The etiology of gastrointestinal angioectasia remains unclear. Regula et al. suggested that a neurohormonal abnormality, in which sympathetic nerve stimulation occurs in response to chronic hypoperfusion, leads to relaxation of intestinal vascular smooth muscle, causing local vascular overload, dilation, and eventually, permanent angioectasia . Junquera et al. reported that the overexpression of angiogenic factors, such as basic fibroblast growth factor and vascular endothelial growth factor, seems to play a pathogenic role in the development of angioectasia [11, 12].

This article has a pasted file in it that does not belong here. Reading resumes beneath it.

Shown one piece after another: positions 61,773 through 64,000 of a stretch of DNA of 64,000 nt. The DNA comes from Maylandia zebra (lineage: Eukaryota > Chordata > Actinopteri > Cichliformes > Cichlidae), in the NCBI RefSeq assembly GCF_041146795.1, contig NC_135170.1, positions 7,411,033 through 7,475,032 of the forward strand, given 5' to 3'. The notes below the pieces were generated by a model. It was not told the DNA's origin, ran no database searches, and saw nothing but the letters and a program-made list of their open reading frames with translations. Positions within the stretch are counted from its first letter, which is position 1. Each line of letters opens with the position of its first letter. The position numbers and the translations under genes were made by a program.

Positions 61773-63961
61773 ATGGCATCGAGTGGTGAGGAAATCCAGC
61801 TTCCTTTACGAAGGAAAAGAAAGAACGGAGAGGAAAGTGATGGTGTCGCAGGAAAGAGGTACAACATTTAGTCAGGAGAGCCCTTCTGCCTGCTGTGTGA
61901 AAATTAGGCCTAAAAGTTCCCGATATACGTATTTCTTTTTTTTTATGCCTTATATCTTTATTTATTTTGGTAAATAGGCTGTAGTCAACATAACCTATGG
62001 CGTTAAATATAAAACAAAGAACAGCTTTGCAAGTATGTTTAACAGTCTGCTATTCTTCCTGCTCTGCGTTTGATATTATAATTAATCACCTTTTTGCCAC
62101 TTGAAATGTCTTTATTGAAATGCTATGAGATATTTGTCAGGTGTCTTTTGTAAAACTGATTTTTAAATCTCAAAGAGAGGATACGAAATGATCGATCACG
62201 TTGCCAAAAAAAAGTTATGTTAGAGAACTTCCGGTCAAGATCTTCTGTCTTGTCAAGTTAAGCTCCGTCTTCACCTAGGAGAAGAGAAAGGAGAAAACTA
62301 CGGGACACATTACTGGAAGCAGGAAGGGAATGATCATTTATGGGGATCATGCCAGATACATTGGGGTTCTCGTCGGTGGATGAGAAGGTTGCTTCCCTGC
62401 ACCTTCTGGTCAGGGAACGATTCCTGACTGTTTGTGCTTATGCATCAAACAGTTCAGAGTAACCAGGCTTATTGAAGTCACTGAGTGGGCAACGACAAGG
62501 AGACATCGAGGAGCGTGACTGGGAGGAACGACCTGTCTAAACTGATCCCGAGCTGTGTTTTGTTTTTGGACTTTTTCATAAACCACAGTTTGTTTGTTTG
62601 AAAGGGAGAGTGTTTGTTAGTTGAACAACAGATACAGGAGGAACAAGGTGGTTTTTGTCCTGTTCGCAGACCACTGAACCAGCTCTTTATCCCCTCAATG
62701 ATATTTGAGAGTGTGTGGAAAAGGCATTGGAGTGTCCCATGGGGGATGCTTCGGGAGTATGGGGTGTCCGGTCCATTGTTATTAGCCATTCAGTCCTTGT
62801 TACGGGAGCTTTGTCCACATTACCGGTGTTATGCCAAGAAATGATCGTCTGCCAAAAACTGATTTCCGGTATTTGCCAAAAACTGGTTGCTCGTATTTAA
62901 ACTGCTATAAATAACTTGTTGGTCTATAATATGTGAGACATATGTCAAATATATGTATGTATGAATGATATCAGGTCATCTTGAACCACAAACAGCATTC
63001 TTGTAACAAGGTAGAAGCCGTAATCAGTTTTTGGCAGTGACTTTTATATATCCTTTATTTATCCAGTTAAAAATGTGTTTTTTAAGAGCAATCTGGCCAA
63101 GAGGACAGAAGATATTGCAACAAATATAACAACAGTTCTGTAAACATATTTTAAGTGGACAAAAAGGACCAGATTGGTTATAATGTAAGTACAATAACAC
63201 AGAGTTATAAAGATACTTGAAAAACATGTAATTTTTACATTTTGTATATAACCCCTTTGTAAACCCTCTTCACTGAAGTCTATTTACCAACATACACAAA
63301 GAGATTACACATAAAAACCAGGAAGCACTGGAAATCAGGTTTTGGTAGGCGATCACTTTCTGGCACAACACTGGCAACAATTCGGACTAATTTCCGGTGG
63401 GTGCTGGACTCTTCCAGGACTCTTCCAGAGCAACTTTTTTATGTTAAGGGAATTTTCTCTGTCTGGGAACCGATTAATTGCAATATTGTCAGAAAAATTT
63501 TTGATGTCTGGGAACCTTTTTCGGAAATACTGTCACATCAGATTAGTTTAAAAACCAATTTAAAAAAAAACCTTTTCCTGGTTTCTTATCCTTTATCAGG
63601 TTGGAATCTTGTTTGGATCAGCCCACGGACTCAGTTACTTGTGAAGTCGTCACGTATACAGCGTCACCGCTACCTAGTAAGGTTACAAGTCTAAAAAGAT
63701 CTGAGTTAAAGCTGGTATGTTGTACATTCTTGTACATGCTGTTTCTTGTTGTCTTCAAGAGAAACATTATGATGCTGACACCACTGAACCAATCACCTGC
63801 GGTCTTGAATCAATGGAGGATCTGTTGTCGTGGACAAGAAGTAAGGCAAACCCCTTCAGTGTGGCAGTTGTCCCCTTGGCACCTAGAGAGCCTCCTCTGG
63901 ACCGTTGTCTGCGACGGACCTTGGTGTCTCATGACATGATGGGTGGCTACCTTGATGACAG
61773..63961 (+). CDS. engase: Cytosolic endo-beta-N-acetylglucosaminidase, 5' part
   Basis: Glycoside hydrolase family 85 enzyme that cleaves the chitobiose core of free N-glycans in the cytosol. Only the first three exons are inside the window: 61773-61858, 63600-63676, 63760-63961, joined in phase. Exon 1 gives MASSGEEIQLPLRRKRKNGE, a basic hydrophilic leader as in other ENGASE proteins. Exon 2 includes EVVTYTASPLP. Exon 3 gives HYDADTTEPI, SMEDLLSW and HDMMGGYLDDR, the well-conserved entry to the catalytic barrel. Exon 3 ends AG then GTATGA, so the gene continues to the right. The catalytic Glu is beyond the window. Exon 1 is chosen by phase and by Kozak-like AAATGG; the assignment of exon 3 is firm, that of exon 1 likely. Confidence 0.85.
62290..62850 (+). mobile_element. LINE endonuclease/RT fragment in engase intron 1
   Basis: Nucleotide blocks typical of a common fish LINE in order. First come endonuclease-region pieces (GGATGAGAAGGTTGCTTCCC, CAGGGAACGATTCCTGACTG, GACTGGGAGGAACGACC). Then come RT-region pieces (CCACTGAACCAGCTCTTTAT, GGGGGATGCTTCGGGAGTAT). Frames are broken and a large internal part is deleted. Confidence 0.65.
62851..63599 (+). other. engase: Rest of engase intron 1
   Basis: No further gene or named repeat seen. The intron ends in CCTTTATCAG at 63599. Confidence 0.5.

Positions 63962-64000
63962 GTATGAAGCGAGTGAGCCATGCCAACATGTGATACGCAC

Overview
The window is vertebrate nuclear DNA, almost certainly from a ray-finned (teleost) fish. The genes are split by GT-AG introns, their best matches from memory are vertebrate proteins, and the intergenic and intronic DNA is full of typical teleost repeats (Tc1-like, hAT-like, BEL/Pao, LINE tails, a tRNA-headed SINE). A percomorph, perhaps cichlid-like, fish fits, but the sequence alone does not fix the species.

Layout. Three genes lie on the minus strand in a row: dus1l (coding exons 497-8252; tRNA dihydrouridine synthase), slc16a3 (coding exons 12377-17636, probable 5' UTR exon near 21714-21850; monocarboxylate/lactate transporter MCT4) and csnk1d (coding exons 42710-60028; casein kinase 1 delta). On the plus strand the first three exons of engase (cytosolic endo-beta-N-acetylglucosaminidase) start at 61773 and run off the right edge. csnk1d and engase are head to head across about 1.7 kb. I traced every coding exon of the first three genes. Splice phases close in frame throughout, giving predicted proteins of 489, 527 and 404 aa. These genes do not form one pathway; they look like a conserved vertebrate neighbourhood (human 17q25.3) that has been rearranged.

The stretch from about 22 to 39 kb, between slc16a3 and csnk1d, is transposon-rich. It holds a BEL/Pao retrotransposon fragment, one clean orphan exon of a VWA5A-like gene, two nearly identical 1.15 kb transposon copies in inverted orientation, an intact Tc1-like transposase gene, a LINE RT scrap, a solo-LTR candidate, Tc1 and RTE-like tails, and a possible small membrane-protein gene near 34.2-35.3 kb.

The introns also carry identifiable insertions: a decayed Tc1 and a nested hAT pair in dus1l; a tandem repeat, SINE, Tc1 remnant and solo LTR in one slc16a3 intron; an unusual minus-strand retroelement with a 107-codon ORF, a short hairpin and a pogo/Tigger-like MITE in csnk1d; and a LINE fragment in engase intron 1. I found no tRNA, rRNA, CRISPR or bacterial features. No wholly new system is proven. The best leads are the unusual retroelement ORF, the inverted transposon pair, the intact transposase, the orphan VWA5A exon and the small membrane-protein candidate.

In this study, cardiovascular disease and liver cirrhosis were independent predictors of small-bowel angioectasia. Aortic stenosis , chronic renal failure , and von Willebrand disease  have all been associated with gastrointestinal angioectasia. Hemorrhagic gastrointestinal angioectasia associated with aortic stenosis has been reported as Heyde’s syndrome . In the present study, there were four patients in the angioectasia group (6 %) who had aortic stenosis. Additionally, portal hypertensive enteropathy (PHE) associated with portal hypertension in patients with liver cirrhosis has been reported to be a major cause of gastrointestinal bleeding . The endoscopic findings for PHE have been described as red spots, erosions, angioectasia, villous edema, and varices. The presumed cause is blood-flow stasis associated with portal hypertension however, the pathogenesis remains unknown. De Palma et al. conducted a CE-based study and found PHE in 67 % of patients with liver cirrhosis . We previously reported the use of CE to diagnose PHE, especially in patients with Child-Pugh class B or C, ascites, and portal hypertensive gastropathy in patients with compensated liver cirrhosis and portal hypertension . In addition, previously reported major predictors of PHE were the presence of a left gastric vein and splenorenal shunts . Therefore, we believe that patients with OGIB with cardiovascular disease and/or liver cirrhosis should undergo CE and/or DBE to evaluate possible bleeding from small-bowel angioectasia.